• In Matthew 16:27-28, Jesus told his disciples that He would return before some of them had died.
  • In Matthew 26:64, Jesus told Caiaphas, the scribes, and the elders that they would personally see Him returning in judgment.
  • In Luke 21:22 and 32, Jesus told his disciples that all prophecy would be fulfilled in THEIR generation. In Luke 21:36 Jesus further emphasized that the prophetic events He just listed were ABOUT TO HAPPEN. (See the New American Standard, New International Version, or Young’s Literal Translation for correct translation.)
  • In Revelation 1:1-3 and 22:6, 12, 20 Jesus said to the first-century Christians that the events of Revelation “must shortly take place” and further that his return was “soon.”

What’s at stake? Well, nothing short of the authority of Scripture and indeed the divinity of Christ. Perhaps the number one charge against Christians over the years is that Jesus promised his return in his own generation—that virtually all of the New Testament writers spoke of this as well—but they were wrong. So, they say, Jesus did not return as he predicted, making him a false prophet, and thus the Bible is unreliable. For example, prominent skeptics Bertrand Russell in his book Why I Am Not a Christian, and Albert Schweitzer in his book The Quest of the Historical Jesus, made this charge. Jewish and Muslim critics make this charge as well.  

Indeed, even the famous Christian apologist C. S. Lewis recognized the problem. In reference to various passages of Scripture, including the “Olivet Discourse” found in Matthew 24, Mark 13, and Luke 21, Lewis said this:

“Say what you like, the apocalyptic beliefs of the first Christians have been proved to be false. It is clear from the New Testament that they all expected the Second Coming in their own lifetime. And, worse still, they had a reason, and one which you will find very embarrassing. Their Master had told them so. He shared, and indeed created, their delusion. He said in so many words, ‘this generation shall not pass till all these things are done.’ And He was wrong. He clearly knew no more about the end of the world than anyone else. It is certainly the most embarrassing verse in the Bible.”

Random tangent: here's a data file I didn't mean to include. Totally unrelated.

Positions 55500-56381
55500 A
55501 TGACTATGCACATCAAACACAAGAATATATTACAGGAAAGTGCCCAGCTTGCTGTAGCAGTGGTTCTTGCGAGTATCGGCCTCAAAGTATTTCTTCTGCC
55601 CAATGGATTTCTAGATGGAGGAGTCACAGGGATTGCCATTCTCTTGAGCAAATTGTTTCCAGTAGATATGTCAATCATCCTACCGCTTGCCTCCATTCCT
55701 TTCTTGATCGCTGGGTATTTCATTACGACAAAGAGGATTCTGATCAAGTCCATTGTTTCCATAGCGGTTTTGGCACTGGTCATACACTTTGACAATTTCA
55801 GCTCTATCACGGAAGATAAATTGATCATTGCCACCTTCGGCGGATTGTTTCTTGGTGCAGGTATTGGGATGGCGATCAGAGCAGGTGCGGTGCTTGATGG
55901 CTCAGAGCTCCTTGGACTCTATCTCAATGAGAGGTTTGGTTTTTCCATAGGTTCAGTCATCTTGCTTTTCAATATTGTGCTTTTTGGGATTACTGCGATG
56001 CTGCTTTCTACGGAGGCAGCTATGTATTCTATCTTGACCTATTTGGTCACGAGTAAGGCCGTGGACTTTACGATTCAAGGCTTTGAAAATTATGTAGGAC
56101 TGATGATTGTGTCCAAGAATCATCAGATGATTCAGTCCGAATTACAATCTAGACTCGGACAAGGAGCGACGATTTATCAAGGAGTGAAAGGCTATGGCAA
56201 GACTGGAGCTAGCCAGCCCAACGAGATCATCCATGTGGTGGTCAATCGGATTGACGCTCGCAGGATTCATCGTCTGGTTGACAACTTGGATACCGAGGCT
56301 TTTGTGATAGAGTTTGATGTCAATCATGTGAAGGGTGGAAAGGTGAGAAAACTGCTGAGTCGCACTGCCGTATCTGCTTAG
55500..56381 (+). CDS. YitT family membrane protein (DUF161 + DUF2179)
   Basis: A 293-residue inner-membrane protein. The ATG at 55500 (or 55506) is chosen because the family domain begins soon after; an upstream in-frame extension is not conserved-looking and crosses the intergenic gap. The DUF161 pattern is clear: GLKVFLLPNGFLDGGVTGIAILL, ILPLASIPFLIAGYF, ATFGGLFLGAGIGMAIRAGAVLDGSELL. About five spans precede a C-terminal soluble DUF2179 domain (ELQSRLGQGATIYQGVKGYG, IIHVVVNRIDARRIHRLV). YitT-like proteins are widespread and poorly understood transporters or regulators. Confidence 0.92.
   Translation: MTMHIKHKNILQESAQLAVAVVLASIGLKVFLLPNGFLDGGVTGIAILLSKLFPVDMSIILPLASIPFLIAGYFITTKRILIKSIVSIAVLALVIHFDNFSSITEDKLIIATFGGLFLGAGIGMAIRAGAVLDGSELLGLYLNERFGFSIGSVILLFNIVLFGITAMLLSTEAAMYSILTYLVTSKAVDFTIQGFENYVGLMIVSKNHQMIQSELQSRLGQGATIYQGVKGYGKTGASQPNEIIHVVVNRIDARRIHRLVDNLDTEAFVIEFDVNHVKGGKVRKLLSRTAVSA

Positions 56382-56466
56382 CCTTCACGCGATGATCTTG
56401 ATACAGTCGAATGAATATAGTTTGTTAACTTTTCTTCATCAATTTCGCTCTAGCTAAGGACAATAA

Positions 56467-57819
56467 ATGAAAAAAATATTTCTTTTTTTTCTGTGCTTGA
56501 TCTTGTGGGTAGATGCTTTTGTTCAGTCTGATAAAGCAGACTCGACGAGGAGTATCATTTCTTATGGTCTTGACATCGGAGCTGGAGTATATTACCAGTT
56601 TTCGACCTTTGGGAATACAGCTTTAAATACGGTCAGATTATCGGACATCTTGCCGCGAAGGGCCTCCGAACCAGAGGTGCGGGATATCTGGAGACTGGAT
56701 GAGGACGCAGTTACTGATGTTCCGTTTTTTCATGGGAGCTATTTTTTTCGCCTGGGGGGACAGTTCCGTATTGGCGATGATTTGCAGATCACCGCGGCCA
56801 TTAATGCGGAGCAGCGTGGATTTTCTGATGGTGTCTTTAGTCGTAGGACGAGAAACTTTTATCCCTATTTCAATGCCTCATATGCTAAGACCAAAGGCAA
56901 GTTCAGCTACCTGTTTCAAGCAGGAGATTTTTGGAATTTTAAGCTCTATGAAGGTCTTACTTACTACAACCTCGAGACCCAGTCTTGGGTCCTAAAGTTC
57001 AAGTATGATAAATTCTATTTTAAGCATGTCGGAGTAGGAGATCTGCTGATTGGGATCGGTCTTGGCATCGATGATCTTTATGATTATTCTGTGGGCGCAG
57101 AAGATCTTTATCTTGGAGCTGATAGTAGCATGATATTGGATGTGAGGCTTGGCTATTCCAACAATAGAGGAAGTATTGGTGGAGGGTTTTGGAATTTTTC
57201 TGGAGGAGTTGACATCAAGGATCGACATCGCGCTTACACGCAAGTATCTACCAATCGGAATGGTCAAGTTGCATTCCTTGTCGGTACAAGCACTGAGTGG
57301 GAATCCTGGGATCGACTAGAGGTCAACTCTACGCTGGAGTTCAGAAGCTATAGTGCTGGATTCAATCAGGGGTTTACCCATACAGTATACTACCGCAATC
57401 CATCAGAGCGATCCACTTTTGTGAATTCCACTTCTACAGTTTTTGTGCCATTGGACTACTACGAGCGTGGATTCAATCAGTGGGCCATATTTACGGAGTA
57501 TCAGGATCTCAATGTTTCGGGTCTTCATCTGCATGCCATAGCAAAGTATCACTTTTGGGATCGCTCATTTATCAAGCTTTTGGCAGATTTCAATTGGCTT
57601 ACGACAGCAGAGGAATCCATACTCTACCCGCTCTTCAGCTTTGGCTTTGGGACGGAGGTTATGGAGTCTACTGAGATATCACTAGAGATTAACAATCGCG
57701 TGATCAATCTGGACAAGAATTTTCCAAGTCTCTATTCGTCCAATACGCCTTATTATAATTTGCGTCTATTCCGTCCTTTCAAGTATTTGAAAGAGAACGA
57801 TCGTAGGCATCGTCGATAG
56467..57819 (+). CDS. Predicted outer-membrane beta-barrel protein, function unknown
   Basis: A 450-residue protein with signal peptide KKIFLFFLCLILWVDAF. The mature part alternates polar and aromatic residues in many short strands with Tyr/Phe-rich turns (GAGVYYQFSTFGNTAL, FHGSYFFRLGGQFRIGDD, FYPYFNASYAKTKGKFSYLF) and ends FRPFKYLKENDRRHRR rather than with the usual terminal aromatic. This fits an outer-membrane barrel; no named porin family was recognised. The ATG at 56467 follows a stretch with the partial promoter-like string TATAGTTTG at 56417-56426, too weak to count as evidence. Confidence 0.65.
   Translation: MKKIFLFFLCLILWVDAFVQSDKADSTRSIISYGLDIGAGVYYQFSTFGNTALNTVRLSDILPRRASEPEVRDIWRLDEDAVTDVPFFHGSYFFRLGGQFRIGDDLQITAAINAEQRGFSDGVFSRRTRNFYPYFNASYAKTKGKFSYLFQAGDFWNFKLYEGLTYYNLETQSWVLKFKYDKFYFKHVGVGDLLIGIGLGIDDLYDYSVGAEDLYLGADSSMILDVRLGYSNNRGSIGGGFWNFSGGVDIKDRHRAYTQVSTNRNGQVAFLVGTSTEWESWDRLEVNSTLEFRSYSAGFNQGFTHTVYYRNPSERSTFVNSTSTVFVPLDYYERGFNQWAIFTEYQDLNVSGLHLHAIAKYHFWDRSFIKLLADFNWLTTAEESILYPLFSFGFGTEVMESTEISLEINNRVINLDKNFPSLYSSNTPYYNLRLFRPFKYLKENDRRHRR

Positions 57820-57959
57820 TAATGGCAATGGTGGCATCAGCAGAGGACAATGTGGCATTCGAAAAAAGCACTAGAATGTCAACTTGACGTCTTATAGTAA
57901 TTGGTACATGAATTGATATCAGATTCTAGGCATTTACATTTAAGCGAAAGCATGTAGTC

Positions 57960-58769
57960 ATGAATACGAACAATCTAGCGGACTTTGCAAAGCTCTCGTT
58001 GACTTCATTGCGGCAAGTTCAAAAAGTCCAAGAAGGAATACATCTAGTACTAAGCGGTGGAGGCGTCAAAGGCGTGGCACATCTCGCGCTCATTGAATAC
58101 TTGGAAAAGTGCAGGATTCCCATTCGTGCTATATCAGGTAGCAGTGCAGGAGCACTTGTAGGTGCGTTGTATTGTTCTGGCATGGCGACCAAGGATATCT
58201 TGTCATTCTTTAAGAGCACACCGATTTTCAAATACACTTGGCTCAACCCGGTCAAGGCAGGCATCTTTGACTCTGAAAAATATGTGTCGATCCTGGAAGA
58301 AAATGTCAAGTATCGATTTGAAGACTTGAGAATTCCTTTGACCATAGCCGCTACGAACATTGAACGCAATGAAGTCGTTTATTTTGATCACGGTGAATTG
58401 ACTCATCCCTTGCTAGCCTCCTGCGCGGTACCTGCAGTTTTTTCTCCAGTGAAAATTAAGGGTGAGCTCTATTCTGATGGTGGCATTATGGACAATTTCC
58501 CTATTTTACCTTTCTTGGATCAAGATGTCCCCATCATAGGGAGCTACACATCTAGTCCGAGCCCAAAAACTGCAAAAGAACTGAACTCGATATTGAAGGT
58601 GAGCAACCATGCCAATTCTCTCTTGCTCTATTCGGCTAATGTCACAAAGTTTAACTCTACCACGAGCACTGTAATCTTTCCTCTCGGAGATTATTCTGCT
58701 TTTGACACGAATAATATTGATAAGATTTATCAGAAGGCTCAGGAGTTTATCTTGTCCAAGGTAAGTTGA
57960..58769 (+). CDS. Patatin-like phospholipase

Christians address these challenges by putting their head in the sand. Or they may try to escape the problem by changing the meaning of common words (examples: generation or soon). Instead of trying to understand how the original audience would have understood these things, they make the mistake of reading prophecy through the lens of modern news stories. This is called “eisegesis,” which means reading something into the text that is not there. Serious examination of our presuppositions is in order.

For myself, I can accept that my favorite theologian might be wrong, but I cannot accept that Jesus was wrong. In my book I explore the compelling biblical and historical evidence that Jesus (and his disciples) were right all along, proving the opponents of Christianity wrong, and confirming the incredible accuracy of Scripture! The answers provided by the Bible itself are clear and unambiguous for who would accept them. Problematic is that Christians are unschooled in Old Testament apocalyptic language about biblical prophecy.

What I and the several contributors to my book explore is the possibility that most, if not all biblical prophecy has already been fulfilled—the preterist viewThis is a minority view among Christians today. But author Francis X. Gumerlock in his books (The Early Church and the End of the World, and Revelation and the First Century) argues that forms of preterism were an important, if not the dominant, view in the early and medieval church. It is again gaining ground as Christians return to Scripture for answers.

The torrent of popular books and claims about biblical prophecy in recent decades, aside from taking up lots of shelf space in Christian book stores, seems to have a peculiar appeal to lay believers who, curiously enough, find hope in an expected destruction of the planet and its replacement with a utopia in which even carnivorous animals will take up vegetarianism. It is simply taken for granted that the Bible predicts and explains an end of time, and that there is no number of elapsed centuries spent waiting for it that cannot be called the “end times.”

Speculative notions about the end of the world should be critically examined. My book should be of interest to any Christian who takes the Bible seriously, but is not confused, confounded, and frustrated with the near comical, but the sad state of affairs that afflicts modern Christianity on the question of the supposed end of all things.